Therapy has for most people been associated with something mystical. Before I started with psychology myself, I also had my mental images of it, and knew about the standard Freudian couch where you simply said whatever you wanted. I`ve heard about Freud, and knew you probably had to talk about your childhood, but had no idea how a typical therapist or patient actually looked.
For people who haven`t been in therapy, it is often still a mystery. A lot of my friend have asked me, isn`t it hard to hear about so many horrible things, every day? But it’s basically what we all do, every day, anyway. We see films, listen to our friends, read books and watch news about what`s going on. Of course, we don´t have the “obligation” to do something about that, so people might feel that it`s different, but I promise you, a therapist is not more than a personal trainer cheering the clients on. We always stand by our patients sides when something needs to be done or untangled.
Even if I am a therapist, I still love to go to therapy or supervision myself. I don`t respond to the words, but simply to the fact that I talk with a human being about myself. It’s good to have someone there, who just say “it truly sounds like you had a rough time”.
This might still be a bit vague. You might think: Well, that`s fine: But what do you exactly DO in those 45 minutes? To make it more concrete, I will try to write a bit more of what can be done in therapy. Since we can`t talk about patients, I must underline that this is just a general picture, and referrers to no specific client of mine. Of course there will be variations in how we work and approach problems, but I always have some basics that I live by: Respect, curiosity and an attitude of “everything is possible”. I truly believe that, no matter how far someone has fallen, with motivation and hard work, nothing can´t be done.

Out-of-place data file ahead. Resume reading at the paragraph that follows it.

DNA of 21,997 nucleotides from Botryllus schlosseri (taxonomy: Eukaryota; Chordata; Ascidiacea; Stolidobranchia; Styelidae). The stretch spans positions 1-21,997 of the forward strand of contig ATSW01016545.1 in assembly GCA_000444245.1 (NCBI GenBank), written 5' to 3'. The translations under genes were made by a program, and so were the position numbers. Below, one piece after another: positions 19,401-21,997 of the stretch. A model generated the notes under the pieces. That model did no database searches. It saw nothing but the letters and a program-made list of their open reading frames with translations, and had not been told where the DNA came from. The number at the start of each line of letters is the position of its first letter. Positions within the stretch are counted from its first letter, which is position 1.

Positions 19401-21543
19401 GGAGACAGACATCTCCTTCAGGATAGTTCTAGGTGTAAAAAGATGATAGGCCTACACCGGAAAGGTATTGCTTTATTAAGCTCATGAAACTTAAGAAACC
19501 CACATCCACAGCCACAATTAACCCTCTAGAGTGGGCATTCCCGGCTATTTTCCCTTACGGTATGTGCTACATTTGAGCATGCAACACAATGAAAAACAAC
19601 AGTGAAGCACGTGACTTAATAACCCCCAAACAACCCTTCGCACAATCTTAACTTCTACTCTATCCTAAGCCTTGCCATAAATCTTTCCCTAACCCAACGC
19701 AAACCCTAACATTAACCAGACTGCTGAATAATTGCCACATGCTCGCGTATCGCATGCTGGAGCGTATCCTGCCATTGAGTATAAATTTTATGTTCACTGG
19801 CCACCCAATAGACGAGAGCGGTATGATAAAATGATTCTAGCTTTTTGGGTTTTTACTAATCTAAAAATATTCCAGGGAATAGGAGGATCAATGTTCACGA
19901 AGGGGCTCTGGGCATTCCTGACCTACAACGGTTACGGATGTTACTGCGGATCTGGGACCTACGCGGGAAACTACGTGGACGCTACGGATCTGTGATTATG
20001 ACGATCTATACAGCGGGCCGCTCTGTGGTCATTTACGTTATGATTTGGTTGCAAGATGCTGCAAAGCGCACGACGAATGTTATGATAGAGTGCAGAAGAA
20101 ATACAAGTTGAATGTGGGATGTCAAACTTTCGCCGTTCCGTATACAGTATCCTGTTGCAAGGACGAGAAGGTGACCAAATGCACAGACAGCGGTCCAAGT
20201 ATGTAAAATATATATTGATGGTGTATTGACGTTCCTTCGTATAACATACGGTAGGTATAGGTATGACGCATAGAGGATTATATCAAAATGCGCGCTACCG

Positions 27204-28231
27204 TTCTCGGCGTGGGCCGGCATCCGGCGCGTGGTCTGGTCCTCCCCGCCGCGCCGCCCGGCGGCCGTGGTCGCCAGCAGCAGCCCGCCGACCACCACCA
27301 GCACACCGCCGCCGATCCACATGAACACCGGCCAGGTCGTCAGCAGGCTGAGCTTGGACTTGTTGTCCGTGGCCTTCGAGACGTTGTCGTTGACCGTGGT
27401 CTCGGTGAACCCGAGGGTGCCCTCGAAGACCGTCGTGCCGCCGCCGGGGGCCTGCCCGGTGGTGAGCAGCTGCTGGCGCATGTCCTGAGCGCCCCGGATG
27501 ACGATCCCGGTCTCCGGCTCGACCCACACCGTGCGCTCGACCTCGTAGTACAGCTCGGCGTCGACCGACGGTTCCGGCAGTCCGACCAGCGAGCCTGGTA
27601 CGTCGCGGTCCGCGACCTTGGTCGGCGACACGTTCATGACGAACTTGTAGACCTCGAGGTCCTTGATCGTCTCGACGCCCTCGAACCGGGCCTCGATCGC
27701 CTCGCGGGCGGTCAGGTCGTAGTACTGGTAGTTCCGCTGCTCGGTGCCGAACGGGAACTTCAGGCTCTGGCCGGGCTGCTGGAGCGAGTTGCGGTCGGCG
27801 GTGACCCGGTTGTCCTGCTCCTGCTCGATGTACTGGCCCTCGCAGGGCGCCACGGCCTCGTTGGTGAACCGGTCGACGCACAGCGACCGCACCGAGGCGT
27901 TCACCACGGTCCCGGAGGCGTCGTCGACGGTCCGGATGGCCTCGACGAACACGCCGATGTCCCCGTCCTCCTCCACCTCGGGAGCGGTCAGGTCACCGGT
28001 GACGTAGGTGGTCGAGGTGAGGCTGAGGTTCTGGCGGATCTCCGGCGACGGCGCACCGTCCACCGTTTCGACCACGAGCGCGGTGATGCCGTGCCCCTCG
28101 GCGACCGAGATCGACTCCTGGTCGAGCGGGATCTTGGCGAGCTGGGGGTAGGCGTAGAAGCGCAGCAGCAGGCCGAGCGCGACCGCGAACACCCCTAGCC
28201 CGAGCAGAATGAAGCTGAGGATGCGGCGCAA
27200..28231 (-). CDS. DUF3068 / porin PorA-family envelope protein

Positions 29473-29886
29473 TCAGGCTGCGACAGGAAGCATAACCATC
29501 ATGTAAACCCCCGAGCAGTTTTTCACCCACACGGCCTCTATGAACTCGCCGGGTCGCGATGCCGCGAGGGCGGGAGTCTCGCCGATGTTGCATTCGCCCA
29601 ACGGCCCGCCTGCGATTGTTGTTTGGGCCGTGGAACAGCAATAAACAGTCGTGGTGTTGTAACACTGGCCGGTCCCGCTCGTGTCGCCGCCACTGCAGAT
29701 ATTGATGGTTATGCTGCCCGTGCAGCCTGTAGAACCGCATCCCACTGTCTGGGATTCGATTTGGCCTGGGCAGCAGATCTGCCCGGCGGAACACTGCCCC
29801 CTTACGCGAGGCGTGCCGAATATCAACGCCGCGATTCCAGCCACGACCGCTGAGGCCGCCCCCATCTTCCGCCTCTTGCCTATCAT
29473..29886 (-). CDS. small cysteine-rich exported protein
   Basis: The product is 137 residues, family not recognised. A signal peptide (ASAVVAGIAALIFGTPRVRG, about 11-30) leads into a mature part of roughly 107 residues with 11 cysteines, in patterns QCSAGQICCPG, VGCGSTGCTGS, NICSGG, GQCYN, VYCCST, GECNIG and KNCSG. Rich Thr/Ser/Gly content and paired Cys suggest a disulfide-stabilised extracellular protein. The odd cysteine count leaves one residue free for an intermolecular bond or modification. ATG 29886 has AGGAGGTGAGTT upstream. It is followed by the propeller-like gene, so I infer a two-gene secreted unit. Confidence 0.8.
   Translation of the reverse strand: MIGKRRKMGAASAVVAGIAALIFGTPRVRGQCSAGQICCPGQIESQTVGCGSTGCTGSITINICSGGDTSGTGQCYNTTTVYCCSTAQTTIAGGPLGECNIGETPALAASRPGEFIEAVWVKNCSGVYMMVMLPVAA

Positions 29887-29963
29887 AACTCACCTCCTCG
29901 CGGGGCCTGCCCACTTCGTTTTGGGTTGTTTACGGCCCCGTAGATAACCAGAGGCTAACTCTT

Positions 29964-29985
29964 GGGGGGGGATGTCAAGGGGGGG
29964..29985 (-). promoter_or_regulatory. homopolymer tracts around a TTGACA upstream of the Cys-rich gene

A typical morning for me is getting to work, looking through my calendar and appointments or maybe attending a meeting if its monday or Wednesday. Normally I have about four sessions every day, with people who have a variety of diagnosis. If we have our first meeting, I have to go through some standard questions, but mostly I try to get a description of the problem as they see it. Sometime I also give them some surveys that have to be filled out before the next session, but personally I prefer to not use too much time on those, since I think